Sunday, October 19, 2014

Monday Morning Offering: 10/20

Image: George Mendoza

Good morning, good God!

So I'm wondering, Lord,
what will I offer you today
in my Monday morning prayer...

Shall I offer you my heart
with all its ragged imperfections
and pray you do some healing
of its rough and tumble edges?

Shall I offer you my mind
and all my idle, wasteful musings
and pray your light of wisdom
illumine all my thoughts?

Shall I offer you my dreams
and all my fantasies and schemes,
and pray you bring sharp focus
to my vision and my plans?

Shall I offer you my grudges,
my resentments and my anger
and pray you mend and heal
the hurt and pain to which I cling?

Shall I offer you my envy,
my jealousy of others,
and pray you show me clearly
all the gifts I truly have?

Shall I offer you my lust,
my cravings and my greed
and pray you cleanse and purify
my longings and desires?

Shall I offer you my apathy,
my lethargy and dullness
and pray your Spirit's fire
burn afresh deep in my soul?

Shall I offer you my joy,
my contentment, all my peace
and pray I come to understand:
without you I have none?

Shall I offer you my faith
with my uncertainty and doubt
and pray for greater, deeper trust
in all that I believe?

Shall I offer you my hope 
although I haven't much to spare
and pray you give me confidence
in all you've pledged and promised?

Shall I offer you this prayer then
as another week begins
and ask that in my stumbling words
you hear what my heart speaks?

Yes, I'll offer you this litany, Lord,
my Monday morning offering
of needs and pleas and trust you'll walk
this day, this week with me... 



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Homily for October 19

Homily for the Twenty-ninth Sunday in Ordinary Time
(Scriptures for today's Mass)

Audio for homily

Few are those who enjoy filling out their annual tax forms
and fewer still are those who enjoy paying taxes.
But even Jesus says that if we owe something to Caesar,
we have to pay it.
Jesus, however, doesn’t send us any forms to help us figure out
what belongs to God and how much we owe him.
Of course not.

If we ask the question, “What belongs to God?”
- the right answer is everything.
If we ask, “What do we owe God” the answer is
– well, at least a lot more than we probably want to give back!

Can you think of one thing in the universe, one thing on earth,
one thing in your home, among your possessions,
one thing in your life that truly belongs to you – and not to God?
Is there anything you and I have that, should God ask us for it,
we could legitimately say,
 “Sorry, Lord – that’s mine – you’ll have to get your own.”

Every good in our lives is a gift
- and every good gift comes from God.
Every gift from God is, if you will, on loan to us:
something for us to be grateful for, to reverence,
to use well, to share - or to give away.

And if you’re still sitting there trying to come up with
something you think of as yours
that doesn’t fit this category,
then keep in mind that even life  (your life, my life)
is a gift of God on loan to us: a gift to be grateful for,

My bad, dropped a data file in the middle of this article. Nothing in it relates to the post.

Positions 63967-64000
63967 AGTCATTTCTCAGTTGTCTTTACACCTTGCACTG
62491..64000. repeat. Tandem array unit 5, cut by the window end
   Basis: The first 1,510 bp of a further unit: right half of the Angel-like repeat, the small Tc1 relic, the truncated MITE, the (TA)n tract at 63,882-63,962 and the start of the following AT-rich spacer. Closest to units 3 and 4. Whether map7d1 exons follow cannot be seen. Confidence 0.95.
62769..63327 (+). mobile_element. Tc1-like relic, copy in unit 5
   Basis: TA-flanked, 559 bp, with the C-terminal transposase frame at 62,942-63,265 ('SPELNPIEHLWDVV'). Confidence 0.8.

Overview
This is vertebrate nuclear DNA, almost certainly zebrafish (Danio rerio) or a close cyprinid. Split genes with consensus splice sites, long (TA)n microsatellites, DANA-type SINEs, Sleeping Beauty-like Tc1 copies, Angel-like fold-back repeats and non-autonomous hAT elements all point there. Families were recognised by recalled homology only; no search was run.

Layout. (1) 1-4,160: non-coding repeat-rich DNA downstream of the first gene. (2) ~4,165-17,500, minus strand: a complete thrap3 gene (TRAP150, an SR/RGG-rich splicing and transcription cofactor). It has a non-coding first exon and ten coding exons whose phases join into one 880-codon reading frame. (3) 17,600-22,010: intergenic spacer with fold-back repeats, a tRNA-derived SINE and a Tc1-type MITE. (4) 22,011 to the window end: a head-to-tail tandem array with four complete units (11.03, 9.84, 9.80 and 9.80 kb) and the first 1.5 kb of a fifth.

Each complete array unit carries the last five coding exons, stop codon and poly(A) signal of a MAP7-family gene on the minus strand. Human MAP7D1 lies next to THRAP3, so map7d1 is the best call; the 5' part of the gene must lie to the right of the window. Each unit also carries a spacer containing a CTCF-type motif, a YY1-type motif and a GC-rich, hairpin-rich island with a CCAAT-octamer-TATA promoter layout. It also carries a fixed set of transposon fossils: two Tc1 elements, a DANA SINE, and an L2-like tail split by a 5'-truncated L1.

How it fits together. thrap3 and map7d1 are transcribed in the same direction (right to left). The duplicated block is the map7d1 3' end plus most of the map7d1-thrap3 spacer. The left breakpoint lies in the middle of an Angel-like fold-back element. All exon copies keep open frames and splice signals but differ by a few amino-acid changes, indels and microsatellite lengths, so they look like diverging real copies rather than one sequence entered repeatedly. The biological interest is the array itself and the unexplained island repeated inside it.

to reverence, to use well, to share - or to give away.

So I don’t need a W-2 or a 1099 or a 1040 to figure out
what belongs to God,  what I owe God.
Everything I have, all my stuff, belongs to God 
- and I owe God - for the whole of it.

When we borrow something from a neighbor
(a rake, a special pan, a video, a tool, a book, a bike)
we can expect the neighbor to come calling
to collect what was loaned to us.
Imagine if we saw the Lord walking up our driveway,
coming by to pick up of some of the gifts he’s loaned us…
Would we turn off the lights, shush the kids,
stay away from the windows
and hope he’d think we weren’t home?
And if he knocked on the door and surprised us
would we graciously open up
and hand over what he came to claim?
Would we be embarrassed by how much of his stuff we have?
How freely would we let it go?
Would what he’d loaned us still be in good shape?
Or might it be broken, abused or lost?

Of course, we don’t have to imagine such scenes
because the Lord is always calling on us
to gratefully care for and respect, use well and share
- or to give away to others - what’s on loan to us from him.
And this is especially true for us who, as we pray every week,
 “have more than we need.”

There’s the hard part. 
Most of us do, indeed, have more than we need.
So if the Lord comes to claim some of what he gave us,
we’re still left with an abundance of goods.

It’s our tightly held sense of ownership
that keeps us from freely sharing
and giving away to others - even from our surplus.
It’s ownership that leads us to become collectors, even hoarders
of “stuff” – even when we’ve got more “stuff” than we truly need.

We’re only about two months away from Christmas.
Over the next 60 days we’ll spend a lot of our money
 (which, itself, is a gift on loan to us from God)
we’ll spend hundreds and thousands of dollars
buying more stuff for people who already have too much stuff
and who may not really want (and often don’t need) - any more stuff.
And in return, those same folks will give us more stuff
to add to the stuff we already have too much of.

What belongs to God?  Everything belongs to God.
Everything I have, everything you have,
belongs to God and is on loan to us:
all gifts to be grateful for, to reverence, to use well,
to share - or to give away.

When the Pharisees handed Jesus that Roman coin, he asked them,
“Whose image is on this and whose inscription?”
And they answered, “Caesar’s.”

Jesus might well ask you or me
to hand him something, anything we have
and ask us, “Whose image is on this and whose inscription?”
And whether it’s marked or not, we could truthfully reply,
 “Everything I have bears your image, Lord,
because everything I have is your gift to me.
And everything I have bears your inscription, Lord,
because it’s all on loan to me.”

For weal or for woe, even the dollar bills in my pocket
bear the inscription, “In God We Trust.”

No one understood this divine economy better than Jesus